Before continuing with the detailed history of the BPA it is perhaps worth while to look back for a moment and trace the growth of photography in general terms, and to consider its acceptability as an interest and hobby for the artistic and technically minded. Two significant facts emerge, firstly, it was not very long after Fox Talbot pioneered the early development of photography in the 1840s that the photographic process `took off’ commercially, particularly in regard to portraiture. Whereas previously it was only the wealthy who could afford a family portrait painted by an artist – for that was the only method of portrayal then available – photography very quickly opened the door to portraiture and other subjects on a wide scale and at a price everyone could afford. The rapid increase in the number of professional photographers provided ample evidence of this new development. Family photographs ranged along the mantel piece soon became commonplace in almost every household. It seemed inevitable that this upsurge in professional photography should eventually influence the amateur field and so, club life.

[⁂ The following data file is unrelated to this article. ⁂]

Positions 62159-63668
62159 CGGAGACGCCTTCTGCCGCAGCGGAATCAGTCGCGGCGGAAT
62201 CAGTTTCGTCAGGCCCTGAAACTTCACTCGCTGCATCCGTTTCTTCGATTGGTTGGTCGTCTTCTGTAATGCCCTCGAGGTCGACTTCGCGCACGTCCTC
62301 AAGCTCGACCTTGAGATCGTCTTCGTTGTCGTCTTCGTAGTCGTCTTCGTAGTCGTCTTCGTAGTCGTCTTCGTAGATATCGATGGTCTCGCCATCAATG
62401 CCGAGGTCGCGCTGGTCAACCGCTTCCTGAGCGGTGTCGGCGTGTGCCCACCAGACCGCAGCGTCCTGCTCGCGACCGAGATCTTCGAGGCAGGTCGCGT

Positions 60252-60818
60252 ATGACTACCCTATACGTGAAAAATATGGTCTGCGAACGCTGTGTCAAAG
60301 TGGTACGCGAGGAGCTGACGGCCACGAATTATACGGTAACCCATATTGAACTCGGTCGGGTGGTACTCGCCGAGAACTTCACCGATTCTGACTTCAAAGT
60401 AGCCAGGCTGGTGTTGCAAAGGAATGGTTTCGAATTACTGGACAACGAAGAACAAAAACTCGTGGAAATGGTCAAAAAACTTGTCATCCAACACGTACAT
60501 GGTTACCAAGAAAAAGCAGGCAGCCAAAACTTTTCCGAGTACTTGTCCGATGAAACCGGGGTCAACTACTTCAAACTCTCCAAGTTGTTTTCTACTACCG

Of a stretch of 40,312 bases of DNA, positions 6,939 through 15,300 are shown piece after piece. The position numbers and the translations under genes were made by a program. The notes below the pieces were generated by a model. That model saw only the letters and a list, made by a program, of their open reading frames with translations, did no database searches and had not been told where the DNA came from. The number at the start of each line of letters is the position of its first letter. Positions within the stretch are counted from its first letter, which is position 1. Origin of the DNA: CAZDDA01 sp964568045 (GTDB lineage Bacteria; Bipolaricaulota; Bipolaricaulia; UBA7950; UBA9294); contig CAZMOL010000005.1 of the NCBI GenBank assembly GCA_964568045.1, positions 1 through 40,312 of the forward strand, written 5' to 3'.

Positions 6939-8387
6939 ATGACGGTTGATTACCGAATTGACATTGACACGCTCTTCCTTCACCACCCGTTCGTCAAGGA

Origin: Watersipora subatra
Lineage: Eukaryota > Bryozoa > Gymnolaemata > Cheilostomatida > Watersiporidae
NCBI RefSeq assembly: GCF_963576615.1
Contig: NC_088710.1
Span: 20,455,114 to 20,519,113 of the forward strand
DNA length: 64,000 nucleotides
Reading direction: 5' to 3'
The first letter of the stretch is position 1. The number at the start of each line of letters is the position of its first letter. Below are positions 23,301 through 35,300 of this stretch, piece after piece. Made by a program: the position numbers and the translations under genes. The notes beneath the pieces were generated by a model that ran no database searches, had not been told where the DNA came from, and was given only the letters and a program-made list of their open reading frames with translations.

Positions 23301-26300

The second point we have to bear in mind is that towards the end of the Industrial Revolution many of those who had struggled for much of their lives in factories, workshops and elsewhere inevitably felt the need for some uplift or interest outside the daily routine. Goethe, the German writer, once declared “Everything alive strives for beauty and colour”, and so it is with us humans irrespective of our birth or background. Photography was in many ways able to fill this need, and conspicuous in this respect were the industrial areas of Merseyside and Lancashire. The fact that Birkenhead – and Liverpool – were among the first of the many towns in the Country to set up photographic societies is of the utmost significance.